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Why We Game: A Celebration of Our Favorite Hobby

Keep it positive, San Diego.

As much as I’d like to buck that stereotype of the reclusive gamer that plays video games to escape reality, I may as well take the bullet on that one for the PixlBit team. When I was a kid I was completely fascinated with video games. They seemed magical to me, and in many ways that has not changed even as I’ve become savvier as to their creation and tricks. But a sense of wonderment doesn’t explain why gaming has not lost its hold on me in 25 years. As someone who has never liked (nor gotten along with) the “man in the mirror” I confess to having a lot of emotional investment in the ability to fill someone else’s shoes.

I’ve lost track of how many times I’ve saved the world. Heck, I’ve lost track of how many times I’ve saved the universe and other realities. Planet earth is so tiny in video game terms, after all. I’ve been a displaced plumber doomed to save a princess until the end of days. I’ve brought together a ragtag group of heroes to stop the insane machinations of a murderous clown. I’ve stepped into the shoes of a young black man on the streets of an alternate reality South Central Los Angeles. I’ve had conversations with a space Republican about how I still believe in God. I’ve shown mercy to enemies that deserved it. I’ve negotiated through potentially violent situations without firing a shot. I’ve laughed. I’ve screamed out in horror when undead dogs make unexpected appearances. I’ve cried at the death of friends and companions that I will never meet.

My multiple personalities are not a replacement for the quite ordinary and usually dour person that is writing this, but they have certainly given me a ton of great memories, and I continue to be proud to be a gamer and a writer.

-Julian Titus

How can we not be a little bit romantic about video games?

As a kid I learned that The Legend of Zelda was based on Miyamoto's childhood, exploring the forests around his home in Japan. Using code he was able to build an experience that captured the adventurous spirit and imagination of a child. Through this new medium he could impart on us a piece of himself.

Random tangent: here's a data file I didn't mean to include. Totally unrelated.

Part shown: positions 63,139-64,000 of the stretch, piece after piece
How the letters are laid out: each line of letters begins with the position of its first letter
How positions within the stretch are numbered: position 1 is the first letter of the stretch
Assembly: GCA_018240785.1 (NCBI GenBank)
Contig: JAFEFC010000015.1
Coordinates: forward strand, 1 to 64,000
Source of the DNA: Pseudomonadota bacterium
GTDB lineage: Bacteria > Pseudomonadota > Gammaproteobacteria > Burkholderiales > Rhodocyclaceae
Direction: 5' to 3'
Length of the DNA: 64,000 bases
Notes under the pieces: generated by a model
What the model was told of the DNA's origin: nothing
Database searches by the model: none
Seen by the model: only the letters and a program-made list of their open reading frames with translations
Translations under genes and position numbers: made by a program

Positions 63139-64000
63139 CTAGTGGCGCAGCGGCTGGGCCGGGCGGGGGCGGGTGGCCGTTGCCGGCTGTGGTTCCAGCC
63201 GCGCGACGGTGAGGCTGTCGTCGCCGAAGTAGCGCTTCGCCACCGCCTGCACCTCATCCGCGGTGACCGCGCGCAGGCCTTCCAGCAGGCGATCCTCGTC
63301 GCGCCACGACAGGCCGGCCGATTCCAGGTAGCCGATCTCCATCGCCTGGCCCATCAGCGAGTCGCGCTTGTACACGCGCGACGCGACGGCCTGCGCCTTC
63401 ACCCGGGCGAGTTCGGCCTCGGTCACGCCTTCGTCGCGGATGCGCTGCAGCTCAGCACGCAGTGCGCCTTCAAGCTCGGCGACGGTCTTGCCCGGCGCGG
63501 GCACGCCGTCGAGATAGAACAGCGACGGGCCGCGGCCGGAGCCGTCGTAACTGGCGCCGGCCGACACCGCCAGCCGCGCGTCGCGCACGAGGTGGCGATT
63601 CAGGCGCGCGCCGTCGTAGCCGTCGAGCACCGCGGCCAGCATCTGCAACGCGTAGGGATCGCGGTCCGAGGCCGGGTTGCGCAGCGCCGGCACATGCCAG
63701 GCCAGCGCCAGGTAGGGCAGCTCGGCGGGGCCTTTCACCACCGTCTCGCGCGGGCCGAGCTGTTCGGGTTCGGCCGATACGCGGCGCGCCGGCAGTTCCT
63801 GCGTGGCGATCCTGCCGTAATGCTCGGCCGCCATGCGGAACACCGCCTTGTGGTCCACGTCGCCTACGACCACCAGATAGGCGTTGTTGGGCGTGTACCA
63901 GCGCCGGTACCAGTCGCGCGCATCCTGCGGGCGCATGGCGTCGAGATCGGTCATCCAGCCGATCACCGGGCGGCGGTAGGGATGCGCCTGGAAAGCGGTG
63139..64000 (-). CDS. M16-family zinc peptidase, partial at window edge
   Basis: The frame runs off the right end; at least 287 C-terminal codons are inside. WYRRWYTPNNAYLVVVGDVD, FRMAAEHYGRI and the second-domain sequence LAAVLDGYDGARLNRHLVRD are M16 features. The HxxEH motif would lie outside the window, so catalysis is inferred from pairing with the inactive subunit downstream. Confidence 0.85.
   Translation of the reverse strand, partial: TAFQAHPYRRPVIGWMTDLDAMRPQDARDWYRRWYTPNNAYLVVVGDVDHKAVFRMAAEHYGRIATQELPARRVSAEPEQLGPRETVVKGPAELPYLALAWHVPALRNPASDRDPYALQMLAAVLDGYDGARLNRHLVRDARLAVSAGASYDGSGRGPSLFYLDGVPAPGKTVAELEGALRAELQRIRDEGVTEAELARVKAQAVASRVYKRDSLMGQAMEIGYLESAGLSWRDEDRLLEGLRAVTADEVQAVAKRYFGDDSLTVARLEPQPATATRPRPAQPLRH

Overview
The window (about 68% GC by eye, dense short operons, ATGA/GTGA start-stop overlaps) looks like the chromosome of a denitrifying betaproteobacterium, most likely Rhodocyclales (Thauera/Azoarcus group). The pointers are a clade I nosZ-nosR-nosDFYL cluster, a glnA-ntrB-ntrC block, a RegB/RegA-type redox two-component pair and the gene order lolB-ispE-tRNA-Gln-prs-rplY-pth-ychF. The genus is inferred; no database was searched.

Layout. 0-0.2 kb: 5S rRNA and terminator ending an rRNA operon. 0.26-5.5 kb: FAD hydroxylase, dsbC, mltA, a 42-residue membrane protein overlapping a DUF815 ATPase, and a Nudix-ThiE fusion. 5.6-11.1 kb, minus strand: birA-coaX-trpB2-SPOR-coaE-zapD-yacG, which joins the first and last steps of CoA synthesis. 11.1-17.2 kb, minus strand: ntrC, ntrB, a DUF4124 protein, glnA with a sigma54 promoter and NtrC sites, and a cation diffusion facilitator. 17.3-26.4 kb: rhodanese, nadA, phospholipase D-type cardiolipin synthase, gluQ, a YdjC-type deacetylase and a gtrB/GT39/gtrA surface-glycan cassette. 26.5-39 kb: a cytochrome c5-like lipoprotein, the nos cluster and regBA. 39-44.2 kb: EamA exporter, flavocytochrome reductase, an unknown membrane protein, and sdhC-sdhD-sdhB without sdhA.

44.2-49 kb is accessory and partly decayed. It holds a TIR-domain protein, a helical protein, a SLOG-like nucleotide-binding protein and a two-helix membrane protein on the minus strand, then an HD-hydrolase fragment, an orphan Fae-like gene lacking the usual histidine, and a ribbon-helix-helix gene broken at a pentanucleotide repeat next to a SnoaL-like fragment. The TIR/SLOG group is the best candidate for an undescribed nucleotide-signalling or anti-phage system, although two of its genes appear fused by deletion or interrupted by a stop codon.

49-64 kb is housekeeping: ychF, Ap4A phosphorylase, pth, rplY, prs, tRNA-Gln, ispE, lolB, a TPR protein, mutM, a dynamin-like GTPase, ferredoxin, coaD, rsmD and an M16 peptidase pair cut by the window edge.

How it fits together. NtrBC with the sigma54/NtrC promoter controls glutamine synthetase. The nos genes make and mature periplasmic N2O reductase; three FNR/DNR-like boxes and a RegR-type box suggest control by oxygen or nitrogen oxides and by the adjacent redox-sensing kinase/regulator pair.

In a time before video games, Miyamoto could have expressed these feelings and memories perhaps through painting, song, or even a children's book. But when he decided to express his creativity through a video game he built a universe made up entirely of ones and zeros, but whose sums and pairings delivered us a vibrant world full of music, color, challenge, and reward. He created a world that anybody with hands and thumbs could interact with, interpret for themselves, and create their own memories within.

Video games allow us to make our dreams, passions, hopes, fears, and flaws into tangible places, sounds, characters, and journeys. And in a world where input devices and technology have brought us controller-less games and even virtual reality, and in a world where games can be developed with color-blindness or deafness in mind, the bars to entry have all but disappeared; diversity and inclusiveness reign supreme in all facets: creators, content, and the people who play.

The doors are wide open, everybody is invited, and the skies are truly limitless for us.

How can we not be a little bit romantic about video games?



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Super Step Contributing Writer

02/15/2015 at 01:35 AM

Sense of adventure seems to be the common theme here and I would have to say that's a big part of the reason I game as well. That plus Casey's point about actually having hard work and determination pay off (having spent a year in the "real" world after college before coming back, I know exactly where he's coming from) is what I mean when I say games make me feel like I'm "doing something."

Now if only I'd put it as eloquently as other people. lol Great article!

Matt Snee Staff Writer

02/15/2015 at 05:23 AM

great job guys!


02/15/2015 at 05:14 PM

Page 4 is the sexiest page. I'm on it with Julian and we totally own it.

I'm glad this feature finally came out, it turned out really great. There were more contributers than I thought, and a lot of interesting perspectives.

Julian Titus Senior Editor

02/16/2015 at 01:02 AM

I put you on the same page with me on purpose. It just felt right, since we go so far back with our blogging. Cool

The Last Ninja

02/15/2015 at 11:41 PM

Everybody makes very valid points. Awesome article! It's great to be able to include everyone. Pixlbit should do stuff like this more often.

Julian Titus Senior Editor

02/16/2015 at 01:02 AM

I would love for us to do more of this. Sorry it took so long to get it published!


02/16/2015 at 02:43 PM

Great job putting this together, Julian. I shared on FB, hoping some of my non-gaming older friends might read it and give them a better understanding of those of us who do game. No response from any of them, though.


02/17/2015 at 12:34 AM

Well this is certainly a pleasant surprise. I had forgotten about this. It's great to see my submission on here. Not to mention all the other great replies. Smile


02/17/2015 at 08:51 PM

I forgot I contributed something to this.


02/18/2015 at 08:49 AM

Excellent Julian, Excellent.

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